Hound dogs are ably portrayed in MacKinlay Kantor’s almost technical description of the art of fox hunting, with an excerpt from The Voice of Bugle Ann; dogs merge with pathos in a story of a country boy in the big city, Wilson Rawls’ Where the Red Fern Grows.

Donald Harington, the fabulist whose novels many think to be the best ever to come out of the Ozarks,  is represented with a sparkling, tongue-in-cheek essay on (among other things) Ozarks place-names, “Finding the Place, Naming the Place.”

Active contemporaries are well-represented with excerpts from the first novel, Slant of Light, in Steve Wiegenstein’s utopian series; a story reprinted from Steve Yates’ Juniper Prize-winning collection, Some Kinds of Love; and an excerpt from Daniel Woodrell’s most recent novel, The Maid’s Version. C. D. Albin’s violent, despairing father-and-son story, “Hard Toward Home,” provides an example of the newer sort of Ozarks story that eschews dialect and back-woods stereotypes to portray people who could exist anywhere, or at least anywhere rural.

Howerton includes a great deal of poetry, most of it free verse and completely accessible, most of it on Ozarks themes such as the fascinating narrative poem by Native American John Rollins Ridge, “The Arkansas Root Doctor,” a comic poem emphasizing the exotic and mythic Ozarks. The most technically proficient poets here are probably John Gould Fletcher, with his lyrical “Thunderstorm in the Ozarks;” and the beloved University of Arkansas poet,  Miller Williams, with “Main Street,” a satirical take on urban sprawl: “The city limits signs of six towns/move toward each other like suspicious children.”

Omissions? Yes, quite a few. The book, at 300 pages, could easily have been 500, though of course a 500-page tome would have been unwieldy, and driven up the cost still more. Howerton does note that some excerpts were unavailable because their publishers wanted too much money. But for what’s it’s worth, Douglas Jones is a strange omission, particularly with This Savage Race, one of the best novels about pioneers ever written, and his Pea Ridge novel, Elkhorn Tavern. There’s the scandalous Rose Wilder Lane, daughter of Laura Ingalls Wilder, with her linked short stories portraying Mansfield, Missouri: Old Home Town ( In The Moonflower Vine (, Jetta Carleton’s nostalgic prose rivals Constance Wagner’s, and what’s more, Carleton was home-grown. Sue Hubbell’s ecological memoir about beekeeping, A Country Year ( ), has been a favorite since its publication in 1984.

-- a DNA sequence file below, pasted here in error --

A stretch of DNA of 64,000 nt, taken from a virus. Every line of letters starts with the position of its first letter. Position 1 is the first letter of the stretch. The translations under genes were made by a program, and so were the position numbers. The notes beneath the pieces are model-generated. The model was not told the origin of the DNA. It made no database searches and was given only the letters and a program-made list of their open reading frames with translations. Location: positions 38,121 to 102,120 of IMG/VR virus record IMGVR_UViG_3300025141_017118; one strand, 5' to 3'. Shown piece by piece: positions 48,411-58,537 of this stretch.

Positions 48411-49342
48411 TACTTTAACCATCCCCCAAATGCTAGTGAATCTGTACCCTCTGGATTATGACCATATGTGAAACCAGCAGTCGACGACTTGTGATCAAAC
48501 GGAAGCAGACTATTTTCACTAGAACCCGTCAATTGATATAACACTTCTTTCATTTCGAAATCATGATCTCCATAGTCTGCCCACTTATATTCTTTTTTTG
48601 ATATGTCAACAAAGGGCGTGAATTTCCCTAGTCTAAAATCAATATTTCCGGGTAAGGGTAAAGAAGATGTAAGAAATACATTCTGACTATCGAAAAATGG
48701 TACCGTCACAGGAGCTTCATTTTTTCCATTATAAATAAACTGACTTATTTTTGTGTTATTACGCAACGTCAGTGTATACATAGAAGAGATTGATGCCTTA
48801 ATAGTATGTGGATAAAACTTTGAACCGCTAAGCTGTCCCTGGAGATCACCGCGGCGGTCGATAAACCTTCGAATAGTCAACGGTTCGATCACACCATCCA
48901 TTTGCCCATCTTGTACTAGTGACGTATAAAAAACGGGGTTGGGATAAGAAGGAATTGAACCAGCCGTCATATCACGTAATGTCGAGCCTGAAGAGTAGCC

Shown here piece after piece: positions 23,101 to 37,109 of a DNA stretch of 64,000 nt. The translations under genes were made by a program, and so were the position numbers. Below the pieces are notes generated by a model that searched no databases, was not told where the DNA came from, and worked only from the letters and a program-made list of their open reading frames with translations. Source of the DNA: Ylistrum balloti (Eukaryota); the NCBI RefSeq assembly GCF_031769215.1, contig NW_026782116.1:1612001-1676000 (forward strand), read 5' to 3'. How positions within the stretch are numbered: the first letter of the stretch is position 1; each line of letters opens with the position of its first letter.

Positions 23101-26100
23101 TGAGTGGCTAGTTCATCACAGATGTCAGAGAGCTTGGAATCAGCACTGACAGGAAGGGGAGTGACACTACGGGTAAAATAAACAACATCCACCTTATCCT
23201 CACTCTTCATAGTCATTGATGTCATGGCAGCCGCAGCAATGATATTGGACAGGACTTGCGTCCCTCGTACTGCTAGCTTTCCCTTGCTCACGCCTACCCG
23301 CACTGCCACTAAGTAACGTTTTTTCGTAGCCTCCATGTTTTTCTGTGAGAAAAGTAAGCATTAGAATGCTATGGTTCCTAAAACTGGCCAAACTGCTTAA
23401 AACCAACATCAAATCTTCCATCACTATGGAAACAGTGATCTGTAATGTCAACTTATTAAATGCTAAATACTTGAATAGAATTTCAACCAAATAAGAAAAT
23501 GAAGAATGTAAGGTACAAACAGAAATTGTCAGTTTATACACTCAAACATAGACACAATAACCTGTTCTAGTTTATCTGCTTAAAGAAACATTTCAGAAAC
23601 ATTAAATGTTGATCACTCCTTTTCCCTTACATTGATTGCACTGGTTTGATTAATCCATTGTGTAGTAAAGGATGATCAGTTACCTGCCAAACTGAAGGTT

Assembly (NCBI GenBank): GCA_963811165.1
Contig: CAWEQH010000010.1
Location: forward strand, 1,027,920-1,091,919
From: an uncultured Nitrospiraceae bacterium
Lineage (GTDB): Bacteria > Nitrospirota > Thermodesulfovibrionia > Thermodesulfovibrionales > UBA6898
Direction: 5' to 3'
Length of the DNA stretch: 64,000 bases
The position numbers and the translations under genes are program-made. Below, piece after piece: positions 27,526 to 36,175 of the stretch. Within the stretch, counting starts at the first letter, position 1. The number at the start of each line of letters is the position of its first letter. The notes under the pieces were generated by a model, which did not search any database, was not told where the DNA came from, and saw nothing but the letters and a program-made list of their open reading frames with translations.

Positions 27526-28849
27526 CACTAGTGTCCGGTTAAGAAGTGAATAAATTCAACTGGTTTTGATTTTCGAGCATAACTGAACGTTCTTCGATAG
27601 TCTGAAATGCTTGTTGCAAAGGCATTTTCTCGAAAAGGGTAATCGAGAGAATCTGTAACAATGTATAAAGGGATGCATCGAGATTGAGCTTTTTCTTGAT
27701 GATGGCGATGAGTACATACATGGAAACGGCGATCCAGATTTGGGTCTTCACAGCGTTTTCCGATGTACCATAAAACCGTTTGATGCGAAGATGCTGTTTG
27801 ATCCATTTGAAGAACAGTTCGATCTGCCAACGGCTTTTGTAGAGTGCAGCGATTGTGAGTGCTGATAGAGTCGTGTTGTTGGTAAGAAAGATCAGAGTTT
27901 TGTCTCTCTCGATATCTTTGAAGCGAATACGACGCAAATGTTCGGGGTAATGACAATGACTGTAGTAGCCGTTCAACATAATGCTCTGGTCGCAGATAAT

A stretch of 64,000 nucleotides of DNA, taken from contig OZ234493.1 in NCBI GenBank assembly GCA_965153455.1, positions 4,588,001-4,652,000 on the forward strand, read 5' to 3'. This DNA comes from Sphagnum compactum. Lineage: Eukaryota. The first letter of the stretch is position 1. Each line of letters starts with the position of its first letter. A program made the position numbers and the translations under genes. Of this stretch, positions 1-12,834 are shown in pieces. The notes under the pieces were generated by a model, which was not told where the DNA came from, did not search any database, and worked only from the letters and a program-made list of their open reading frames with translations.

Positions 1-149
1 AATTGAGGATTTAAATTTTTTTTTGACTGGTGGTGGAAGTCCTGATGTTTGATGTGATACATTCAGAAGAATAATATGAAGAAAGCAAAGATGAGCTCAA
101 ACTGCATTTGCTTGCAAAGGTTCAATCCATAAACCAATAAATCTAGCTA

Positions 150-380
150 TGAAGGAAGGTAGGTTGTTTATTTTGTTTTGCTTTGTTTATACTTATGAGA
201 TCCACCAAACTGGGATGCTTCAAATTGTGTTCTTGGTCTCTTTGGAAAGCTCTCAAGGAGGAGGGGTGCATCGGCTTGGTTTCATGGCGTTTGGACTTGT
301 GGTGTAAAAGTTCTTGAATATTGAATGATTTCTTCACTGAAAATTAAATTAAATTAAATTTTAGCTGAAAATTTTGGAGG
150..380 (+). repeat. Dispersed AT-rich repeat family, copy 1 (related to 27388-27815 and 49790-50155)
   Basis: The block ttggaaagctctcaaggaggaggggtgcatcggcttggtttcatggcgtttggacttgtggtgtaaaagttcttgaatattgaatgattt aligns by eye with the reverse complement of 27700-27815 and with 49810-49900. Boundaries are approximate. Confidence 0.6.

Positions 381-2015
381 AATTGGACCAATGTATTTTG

Also not included are any number of genre efforts, and any number of memoirs from old newspaper editors, not all of which are rose-colored treacle. These latter, of course, are seldom gathered in any anthology.

Howerton has done yeoman’s work here. You can read through the anthology slowly, savoring every entry, and when you’re done, you’ll have a thorough understanding of who Vance Randolph and Harold Bell Wright were, and who is valiantly carrying on their work. The Literature of the Ozarks would seem to be a logical text for any course on Ozarks literature or history, and it belongs in every library.